Reforming the State Growth Model

Economic growth is linked to increases in production, consumption and resource use and factually negative effects on the natural environment and human health. It appears improbable that a long-lasting, complete decoupling of economic growth from environmental damage can be achieved at a global scale. Consequently, European states are now reconsidering what is meant by growth and progress and their significance for signalling worldwide sustainability. And just like companies, countries need to adjust their business models from time to time.

In light of this, the European Commission analysed the macroeconomic imbalances for 12 member states. The report found out that Greece, Italy and Cyprus were experiencing the most excessive imbalances from all other states. In the case of Cyprus, the economic vulnerabilities relate to high government and private debt, large current account deficits and a high stock of non-performing loans. The good news is that debt ratios declined thanks to a strong 2021 and NPLs declined thanks to large sales to specialised credit acquiring companies.

Still, the Commission noted that Cyprus is currently facing excessive macroeconomic imbalances. The current account deficit remains large and is projected to widen in 2022 – only to deflate somewhat in 2023. Thus is partly because of the ongoing war in Ukraine and the exposure to the Russian economy primarily through the service sector. Government and private debt-to-GDP ratios are expected to further improve, in part on the back of global economic growth making a relevant comeback after the tiresome Covid 19 pandemic.

Cyprus needs a more diverse and environmentally sustainable model for economic growth. State-owned entities must get in line with international standards by reducing overall reliance on fossil fuels and diversifying energy supply by accelerating the deployment of renewables. The state needs to develop its neighbouring energy interconnections while extending and accelerating energy efficiency measures. This includes making the country’s economic growth model more diverse and environmentally sustainable, building on the support of the national recovery and resilience plan and implementing a long-term strategy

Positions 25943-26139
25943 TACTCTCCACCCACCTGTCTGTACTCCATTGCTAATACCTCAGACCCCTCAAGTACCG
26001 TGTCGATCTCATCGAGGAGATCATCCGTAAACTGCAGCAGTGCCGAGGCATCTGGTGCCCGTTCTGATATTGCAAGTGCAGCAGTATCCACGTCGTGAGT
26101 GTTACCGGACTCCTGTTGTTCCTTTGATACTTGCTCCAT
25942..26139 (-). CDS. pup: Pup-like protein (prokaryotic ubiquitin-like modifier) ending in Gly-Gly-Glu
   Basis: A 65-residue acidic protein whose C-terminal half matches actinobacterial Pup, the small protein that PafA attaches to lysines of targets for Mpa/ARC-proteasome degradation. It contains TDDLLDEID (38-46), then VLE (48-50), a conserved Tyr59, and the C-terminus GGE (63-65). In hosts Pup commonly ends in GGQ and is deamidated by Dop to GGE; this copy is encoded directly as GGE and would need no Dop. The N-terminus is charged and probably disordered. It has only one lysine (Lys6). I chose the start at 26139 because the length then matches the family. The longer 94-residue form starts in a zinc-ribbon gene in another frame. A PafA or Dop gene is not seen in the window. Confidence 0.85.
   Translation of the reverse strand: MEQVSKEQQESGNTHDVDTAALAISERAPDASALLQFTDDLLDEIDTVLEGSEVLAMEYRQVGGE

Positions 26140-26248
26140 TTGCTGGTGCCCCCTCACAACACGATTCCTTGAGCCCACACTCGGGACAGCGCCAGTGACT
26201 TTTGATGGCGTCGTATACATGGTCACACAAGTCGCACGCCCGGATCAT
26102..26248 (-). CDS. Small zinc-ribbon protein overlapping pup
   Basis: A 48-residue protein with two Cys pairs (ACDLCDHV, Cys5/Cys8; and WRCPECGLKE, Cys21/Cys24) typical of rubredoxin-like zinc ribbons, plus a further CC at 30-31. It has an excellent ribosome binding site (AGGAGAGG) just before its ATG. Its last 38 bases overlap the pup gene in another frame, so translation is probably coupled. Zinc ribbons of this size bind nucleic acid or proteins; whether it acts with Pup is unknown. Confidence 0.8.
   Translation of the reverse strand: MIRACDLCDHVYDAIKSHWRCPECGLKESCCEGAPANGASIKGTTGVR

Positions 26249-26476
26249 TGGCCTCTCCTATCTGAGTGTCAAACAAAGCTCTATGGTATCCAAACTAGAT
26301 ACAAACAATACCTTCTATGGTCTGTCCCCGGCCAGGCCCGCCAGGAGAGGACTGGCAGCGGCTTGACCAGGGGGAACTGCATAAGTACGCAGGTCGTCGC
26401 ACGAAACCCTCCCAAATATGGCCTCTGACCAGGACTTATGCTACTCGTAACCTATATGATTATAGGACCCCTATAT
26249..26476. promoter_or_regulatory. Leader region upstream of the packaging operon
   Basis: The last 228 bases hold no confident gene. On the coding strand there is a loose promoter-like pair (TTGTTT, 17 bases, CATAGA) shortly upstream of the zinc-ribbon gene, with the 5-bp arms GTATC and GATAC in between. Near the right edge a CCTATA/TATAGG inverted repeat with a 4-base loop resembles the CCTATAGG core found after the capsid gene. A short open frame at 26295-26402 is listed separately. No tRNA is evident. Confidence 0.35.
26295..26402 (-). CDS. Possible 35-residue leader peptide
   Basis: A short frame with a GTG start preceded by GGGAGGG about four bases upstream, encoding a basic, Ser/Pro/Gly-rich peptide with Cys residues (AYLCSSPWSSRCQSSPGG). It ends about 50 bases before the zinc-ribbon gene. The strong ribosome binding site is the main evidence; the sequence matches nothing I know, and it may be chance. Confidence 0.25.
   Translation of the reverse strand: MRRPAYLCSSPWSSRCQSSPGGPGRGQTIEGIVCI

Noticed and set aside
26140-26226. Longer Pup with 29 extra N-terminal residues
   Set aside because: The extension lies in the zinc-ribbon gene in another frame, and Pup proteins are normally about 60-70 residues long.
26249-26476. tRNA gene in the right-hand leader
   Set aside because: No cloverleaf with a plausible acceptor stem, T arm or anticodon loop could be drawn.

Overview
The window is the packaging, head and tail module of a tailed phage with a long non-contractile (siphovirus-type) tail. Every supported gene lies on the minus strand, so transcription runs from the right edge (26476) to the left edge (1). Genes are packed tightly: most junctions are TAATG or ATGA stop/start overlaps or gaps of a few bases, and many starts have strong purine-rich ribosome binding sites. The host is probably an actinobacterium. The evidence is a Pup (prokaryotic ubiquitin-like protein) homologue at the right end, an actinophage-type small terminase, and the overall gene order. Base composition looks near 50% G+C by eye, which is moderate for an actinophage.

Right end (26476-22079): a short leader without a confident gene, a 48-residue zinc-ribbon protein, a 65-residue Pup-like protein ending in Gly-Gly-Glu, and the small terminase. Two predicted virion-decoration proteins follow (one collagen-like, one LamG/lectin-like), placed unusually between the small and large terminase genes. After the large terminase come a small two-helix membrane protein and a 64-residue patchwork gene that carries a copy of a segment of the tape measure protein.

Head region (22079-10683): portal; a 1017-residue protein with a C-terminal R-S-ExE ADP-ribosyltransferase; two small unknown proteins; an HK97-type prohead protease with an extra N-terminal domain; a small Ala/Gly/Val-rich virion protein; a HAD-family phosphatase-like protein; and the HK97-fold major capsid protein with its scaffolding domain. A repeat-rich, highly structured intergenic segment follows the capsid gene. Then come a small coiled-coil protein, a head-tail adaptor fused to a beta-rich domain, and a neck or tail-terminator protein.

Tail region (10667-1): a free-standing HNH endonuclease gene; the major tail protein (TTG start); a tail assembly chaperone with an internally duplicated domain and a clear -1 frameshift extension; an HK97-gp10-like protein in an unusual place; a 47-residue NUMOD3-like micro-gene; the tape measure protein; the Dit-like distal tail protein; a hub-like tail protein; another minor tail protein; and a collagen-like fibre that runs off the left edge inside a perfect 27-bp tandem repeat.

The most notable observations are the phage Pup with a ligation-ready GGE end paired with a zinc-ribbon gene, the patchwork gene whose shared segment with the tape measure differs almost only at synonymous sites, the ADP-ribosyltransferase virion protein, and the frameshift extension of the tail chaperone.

The Cyprus’ Recovery and Resilience Plan does include measures such as:

  • Create a more effective, efficient and fairer tax system.
  • Strengthening financial and fiscal stability to complete a solid banking sector
  • Reduce risks related to private debt and improve supervision of the non-banking sector
  • It is also necessary to strengthen the legal framework and enforce court decisions.
  • Digitalisation of the public sector and the justice system to improve connectivity.
  • Work toward improving access to quality healthcare through digital health.
  • Increasing the quality of education, digital skills and youth employment.

So just like individuals and companies, countries need to be able to reflect on their growth models and adjust all the relevant operational pillars in order to remain in a growth mind-set. Cyprus’ recovery and resilience plan includes similar pillars as for profit organizations. It includes strengthening financial stability, reducing risks associated with (public or private) debt, improving governance and supervision, and becoming more effective. It includes measures for building a more sustainable business model on a global stage!

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